In the 1940s, my mother taught me how to clean. I was the youngest of five, so while my brothers helped my father, my big sister and I helped my mother. Mom taught me to clean, cook, sew, wash, and generally keep a neat house.
Mom was forever teaching, by word and by example. For instance, once in a great while the two of us would go out for lunch, or an ice cream, and she would tell me to watch the waitress as she cleaned the tables: “If she doesn’t move the condiments and napkins in the center of the table to clean under them, but just cleans around them, she is just doing enough to get by. That probably means the kitchen isn’t clean either.”
Of course, the ultimate determinant of how clean the kitchen was, short of inspecting it, was using the rest rooms. “If they don’t clean the rest rooms,” Mother said, “they don’t clean the kitchen either.”
These people were “Center of the floor” cleaners. This was my mother’s term for the lowest form of cleaning life.
When I was 14, I went to work for Harold, a friend of my father’s, at his pharmacy on Main Street. Harold had a successful business, and the Main Street crowd piled in for breakfast, lunch, and snacks. He was another fanatic cleaner. “People judge my pharmacy by my soda fountain,” he’d tell me. If the soda fountain is dirty, or if the clerks aren’t in clean whites, they wonder what it must be like out back where I mix their prescriptions.” There was no slacking off with Harold.
When I was 17, I went to college and got a job in the student dining rooms. I started out as a pot washer. The older guys told me that at the fraternity houses they paid pot washers by the number of pots they cleaned per shift. This resulted in their slogan: “Speed before Cleanliness.” That would never fly with Harvey, our chief cook. Harvey, was another cleaning fanatic. He couldn’t stand pots that looked clean, but felt greasy. “You can make people sick using pots like that,” he’d say, “do them again. And this time use clean hot water, soap, and elbow grease.” Harvey’s kitchen was always clean.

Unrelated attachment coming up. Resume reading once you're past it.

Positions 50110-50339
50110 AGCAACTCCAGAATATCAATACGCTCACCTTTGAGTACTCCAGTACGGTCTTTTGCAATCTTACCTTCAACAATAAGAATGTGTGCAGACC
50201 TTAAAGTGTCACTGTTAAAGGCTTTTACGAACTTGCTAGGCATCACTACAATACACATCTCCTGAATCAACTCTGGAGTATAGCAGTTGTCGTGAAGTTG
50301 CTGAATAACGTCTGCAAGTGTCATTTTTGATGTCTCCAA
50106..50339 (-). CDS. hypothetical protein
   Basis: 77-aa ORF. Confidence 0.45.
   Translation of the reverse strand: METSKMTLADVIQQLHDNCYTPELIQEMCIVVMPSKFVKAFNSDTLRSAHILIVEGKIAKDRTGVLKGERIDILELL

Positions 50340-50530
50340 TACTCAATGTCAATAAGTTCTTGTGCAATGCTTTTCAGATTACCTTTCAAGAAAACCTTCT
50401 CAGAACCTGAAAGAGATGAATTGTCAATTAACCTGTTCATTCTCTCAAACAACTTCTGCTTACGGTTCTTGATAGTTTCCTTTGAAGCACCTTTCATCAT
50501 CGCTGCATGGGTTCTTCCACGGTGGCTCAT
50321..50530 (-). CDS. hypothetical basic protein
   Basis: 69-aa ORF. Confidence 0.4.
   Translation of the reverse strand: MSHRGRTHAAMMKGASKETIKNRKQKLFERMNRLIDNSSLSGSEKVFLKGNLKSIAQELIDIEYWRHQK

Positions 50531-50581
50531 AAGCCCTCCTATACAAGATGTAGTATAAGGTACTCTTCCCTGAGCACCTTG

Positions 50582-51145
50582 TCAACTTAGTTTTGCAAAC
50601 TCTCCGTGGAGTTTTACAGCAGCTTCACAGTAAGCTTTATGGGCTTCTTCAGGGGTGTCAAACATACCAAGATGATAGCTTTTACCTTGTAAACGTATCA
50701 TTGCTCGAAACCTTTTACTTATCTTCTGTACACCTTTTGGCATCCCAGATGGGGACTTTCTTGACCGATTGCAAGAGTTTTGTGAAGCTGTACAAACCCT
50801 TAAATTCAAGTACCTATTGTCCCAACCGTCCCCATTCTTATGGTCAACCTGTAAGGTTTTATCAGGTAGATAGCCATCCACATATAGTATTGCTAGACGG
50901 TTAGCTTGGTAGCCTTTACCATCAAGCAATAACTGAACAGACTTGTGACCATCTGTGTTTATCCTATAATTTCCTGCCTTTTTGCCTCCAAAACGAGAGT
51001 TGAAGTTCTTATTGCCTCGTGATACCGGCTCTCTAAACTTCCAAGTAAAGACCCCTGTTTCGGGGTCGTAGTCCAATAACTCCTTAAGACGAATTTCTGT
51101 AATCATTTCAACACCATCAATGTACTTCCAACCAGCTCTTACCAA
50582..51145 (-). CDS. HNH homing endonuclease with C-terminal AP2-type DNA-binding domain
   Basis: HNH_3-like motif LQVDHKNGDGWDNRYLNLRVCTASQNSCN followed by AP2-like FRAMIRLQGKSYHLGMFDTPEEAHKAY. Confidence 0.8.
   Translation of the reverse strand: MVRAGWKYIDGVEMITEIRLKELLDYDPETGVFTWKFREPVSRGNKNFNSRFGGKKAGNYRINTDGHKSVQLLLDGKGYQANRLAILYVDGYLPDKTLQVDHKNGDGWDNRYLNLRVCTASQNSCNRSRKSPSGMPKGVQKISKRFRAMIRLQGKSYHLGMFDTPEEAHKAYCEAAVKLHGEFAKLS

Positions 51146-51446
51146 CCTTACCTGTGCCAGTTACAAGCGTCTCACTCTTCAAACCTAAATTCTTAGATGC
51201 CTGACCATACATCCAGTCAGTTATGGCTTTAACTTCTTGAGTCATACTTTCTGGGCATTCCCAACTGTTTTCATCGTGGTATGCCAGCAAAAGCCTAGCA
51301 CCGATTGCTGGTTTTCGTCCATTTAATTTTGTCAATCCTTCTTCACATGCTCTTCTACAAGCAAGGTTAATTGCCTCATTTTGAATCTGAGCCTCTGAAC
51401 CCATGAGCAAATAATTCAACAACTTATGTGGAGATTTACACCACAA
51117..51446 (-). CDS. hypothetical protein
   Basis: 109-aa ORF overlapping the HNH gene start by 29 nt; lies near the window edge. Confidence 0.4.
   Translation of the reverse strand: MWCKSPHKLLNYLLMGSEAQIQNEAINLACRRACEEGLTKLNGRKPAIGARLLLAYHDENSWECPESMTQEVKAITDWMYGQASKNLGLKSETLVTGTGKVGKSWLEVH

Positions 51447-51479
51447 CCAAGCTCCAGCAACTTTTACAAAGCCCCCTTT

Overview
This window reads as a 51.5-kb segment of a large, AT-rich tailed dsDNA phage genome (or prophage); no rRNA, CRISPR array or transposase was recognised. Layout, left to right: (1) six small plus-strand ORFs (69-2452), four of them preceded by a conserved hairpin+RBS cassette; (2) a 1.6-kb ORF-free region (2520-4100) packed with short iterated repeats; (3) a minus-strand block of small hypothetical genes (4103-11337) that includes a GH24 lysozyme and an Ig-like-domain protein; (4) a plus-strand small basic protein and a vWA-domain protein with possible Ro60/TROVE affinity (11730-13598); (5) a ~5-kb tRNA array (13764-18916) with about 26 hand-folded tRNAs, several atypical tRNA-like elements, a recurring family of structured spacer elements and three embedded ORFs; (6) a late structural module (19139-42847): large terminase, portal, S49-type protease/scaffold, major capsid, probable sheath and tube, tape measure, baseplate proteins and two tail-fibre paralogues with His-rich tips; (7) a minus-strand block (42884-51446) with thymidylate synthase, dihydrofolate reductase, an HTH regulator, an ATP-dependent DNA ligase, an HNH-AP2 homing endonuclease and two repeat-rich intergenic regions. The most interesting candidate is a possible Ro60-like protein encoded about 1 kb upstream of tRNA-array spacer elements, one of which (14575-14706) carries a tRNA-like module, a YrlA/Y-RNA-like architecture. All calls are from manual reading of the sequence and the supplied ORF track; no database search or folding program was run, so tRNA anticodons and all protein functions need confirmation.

Then, at 18, I was in the Reserve Officer Training Corps (ROTC) and they sent me away for 12 weeks basic training at Fort Knox, Kentucky. With my mouth, it wasn’t long before I was on Kitchen Police (KP) and they assigned me to….washing pots: Big, big, pots. The army cooks were military cleanliness fanatics, but they couldn’t compete with the inspectors from the medical unit who came in to inspect actually wearing white gloves. They ran those white gloves over all my pots and pans and if one mark appeared on their white glove, they tipped over the whole stack and said, “Clean them again.” I had more than a few late nights in the kitchen before I satisfied the inspectors.
After I graduated, got commissioned, got married, got a civilian job (not cleaning), Judy and I started a family. I tried to pass along my cleaning credentials to the next generation. They called me “Captain Clean,” and the ultimate accolade about an assignment was that: “It’s ‘Captain Clean’.” What a way to be remembered.
Now, I have grandchildren, and they don’t how to deal with me either. When they come to my house, they humor me. They’re neat, and they pick up after themselves. I suppose that’s a good thing.
But, when we go out as a group for lunch or dinner though, my Mother’s voice rises up in me and I tell them to watch the waitress. If she doesn’t move things, and just wipes the perimeter of the table, you can check the restrooms to be certain, but the kitchen’s probably dirty.